Here is a recent case where the employee’s claim that he had been “constructively suspended” because of intolerable working conditions eventually led to his removal. (Noble v. United States Postal Service, CAFC No. 2013-3045 (nonprecedential), 9/18/13)
When Mr. Noble, a letter carrier, stopped coming to work, the Postal Service noticed and charged him with AWOL. He took issue with the label and claimed among other things that “I have been constructively suspended from employment because [my] management team and other management representatives have made my working conditions completely intolerable.” (Opinion p. 2) When the agency interviewed Noble to find out why he had not been coming to work, things got testy. He walked out and said he would only come back when these intolerable working conditions had been corrected. (p. 2)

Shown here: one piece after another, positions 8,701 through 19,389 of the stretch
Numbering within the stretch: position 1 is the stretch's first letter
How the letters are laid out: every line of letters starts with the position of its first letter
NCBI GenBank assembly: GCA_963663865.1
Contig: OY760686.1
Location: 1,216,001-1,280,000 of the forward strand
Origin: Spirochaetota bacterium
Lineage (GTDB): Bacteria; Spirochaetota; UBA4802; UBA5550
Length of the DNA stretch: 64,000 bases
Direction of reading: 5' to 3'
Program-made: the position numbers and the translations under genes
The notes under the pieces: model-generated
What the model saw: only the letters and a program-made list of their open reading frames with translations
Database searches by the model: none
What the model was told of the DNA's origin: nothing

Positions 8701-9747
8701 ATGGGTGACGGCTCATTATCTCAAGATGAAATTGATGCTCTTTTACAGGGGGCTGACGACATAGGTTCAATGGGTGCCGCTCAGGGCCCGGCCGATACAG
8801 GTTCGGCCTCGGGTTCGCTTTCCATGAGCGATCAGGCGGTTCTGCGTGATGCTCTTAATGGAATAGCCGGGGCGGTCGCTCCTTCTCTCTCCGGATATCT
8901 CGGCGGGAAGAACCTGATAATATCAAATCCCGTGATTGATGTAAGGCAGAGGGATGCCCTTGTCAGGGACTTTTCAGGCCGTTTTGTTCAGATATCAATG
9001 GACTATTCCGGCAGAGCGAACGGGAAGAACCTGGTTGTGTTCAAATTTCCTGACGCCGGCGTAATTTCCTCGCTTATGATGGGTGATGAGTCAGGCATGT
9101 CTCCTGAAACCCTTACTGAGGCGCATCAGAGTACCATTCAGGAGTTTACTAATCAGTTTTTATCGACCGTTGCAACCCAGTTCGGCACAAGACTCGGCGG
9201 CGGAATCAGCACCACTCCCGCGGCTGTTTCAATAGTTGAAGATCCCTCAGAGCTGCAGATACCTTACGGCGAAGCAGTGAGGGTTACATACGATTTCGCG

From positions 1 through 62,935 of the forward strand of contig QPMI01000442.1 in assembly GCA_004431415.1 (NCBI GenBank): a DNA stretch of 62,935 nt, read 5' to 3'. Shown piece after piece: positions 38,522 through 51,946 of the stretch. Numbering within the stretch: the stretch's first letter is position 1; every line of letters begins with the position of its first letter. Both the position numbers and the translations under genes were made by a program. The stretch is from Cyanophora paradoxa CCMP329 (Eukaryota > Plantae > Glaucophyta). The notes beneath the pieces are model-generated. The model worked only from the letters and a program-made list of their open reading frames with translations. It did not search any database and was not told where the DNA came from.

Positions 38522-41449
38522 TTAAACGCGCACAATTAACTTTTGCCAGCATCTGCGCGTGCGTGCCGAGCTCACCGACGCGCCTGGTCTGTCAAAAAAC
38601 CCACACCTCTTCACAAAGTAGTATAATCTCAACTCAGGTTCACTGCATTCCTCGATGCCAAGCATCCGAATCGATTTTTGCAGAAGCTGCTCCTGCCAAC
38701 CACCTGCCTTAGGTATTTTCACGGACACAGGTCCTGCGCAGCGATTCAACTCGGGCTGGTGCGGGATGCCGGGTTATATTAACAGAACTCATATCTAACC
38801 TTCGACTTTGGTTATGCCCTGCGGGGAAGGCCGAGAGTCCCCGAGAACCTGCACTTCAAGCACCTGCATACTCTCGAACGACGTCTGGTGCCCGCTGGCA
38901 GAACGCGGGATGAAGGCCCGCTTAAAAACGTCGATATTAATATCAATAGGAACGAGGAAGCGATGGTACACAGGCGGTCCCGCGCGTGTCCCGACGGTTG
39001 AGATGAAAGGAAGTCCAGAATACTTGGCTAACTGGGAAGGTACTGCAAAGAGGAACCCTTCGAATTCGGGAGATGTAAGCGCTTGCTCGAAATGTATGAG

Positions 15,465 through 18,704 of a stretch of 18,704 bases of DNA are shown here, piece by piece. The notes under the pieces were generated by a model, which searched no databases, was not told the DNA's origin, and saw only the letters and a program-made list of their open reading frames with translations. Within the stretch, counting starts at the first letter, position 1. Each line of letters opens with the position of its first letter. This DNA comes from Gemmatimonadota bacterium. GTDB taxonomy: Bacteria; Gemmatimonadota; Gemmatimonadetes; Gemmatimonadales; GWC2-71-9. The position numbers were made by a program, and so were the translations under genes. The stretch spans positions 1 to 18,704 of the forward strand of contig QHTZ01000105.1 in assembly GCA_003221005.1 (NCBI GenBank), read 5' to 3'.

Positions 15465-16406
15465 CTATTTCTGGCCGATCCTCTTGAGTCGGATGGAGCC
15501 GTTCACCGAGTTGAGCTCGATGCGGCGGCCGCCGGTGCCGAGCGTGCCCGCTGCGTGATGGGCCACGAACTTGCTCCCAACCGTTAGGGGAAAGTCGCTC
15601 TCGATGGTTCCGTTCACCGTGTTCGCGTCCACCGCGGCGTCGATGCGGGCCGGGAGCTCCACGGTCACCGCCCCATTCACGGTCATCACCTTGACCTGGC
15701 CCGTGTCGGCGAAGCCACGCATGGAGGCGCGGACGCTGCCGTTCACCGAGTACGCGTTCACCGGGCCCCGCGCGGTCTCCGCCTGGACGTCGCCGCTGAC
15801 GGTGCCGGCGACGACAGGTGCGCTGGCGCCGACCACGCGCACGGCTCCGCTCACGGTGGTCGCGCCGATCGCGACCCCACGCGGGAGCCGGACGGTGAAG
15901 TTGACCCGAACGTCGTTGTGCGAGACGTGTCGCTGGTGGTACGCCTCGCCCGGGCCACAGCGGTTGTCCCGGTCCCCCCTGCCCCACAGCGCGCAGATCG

The agency sent another written notice warning Noble that he could face disciplinary action if he did not report to work or provide medical evidence as to why he could not work. Apparently Noble did neither and the agency proposed his removal based on AWOL. Noble did not respond to that notice and ended up being fired. (p. 3)
On appeal Noble argued the agency could not fire him for AWOL because he was actually on a constructive suspension due to poor working conditions. The Merit Systems Protection Board treated the removal and the so-called “constructive suspension” as two separate appeals and ruled against Noble in both.
In the appeals court he has fared no better. The court found no error on the part of the MSPB in dismissing his constructive-suspension appeal since he did not present compelling evidence to prove intolerable work conditions warranting his refusal to come to work. As for the removal based on AWOL the court agreed that the agency had fully supported that case and the Board was correct in affirming Noble’s removal.
The unilateral decision to simply quit going to his job did not work out so well for this employee who now finds himself out of a job.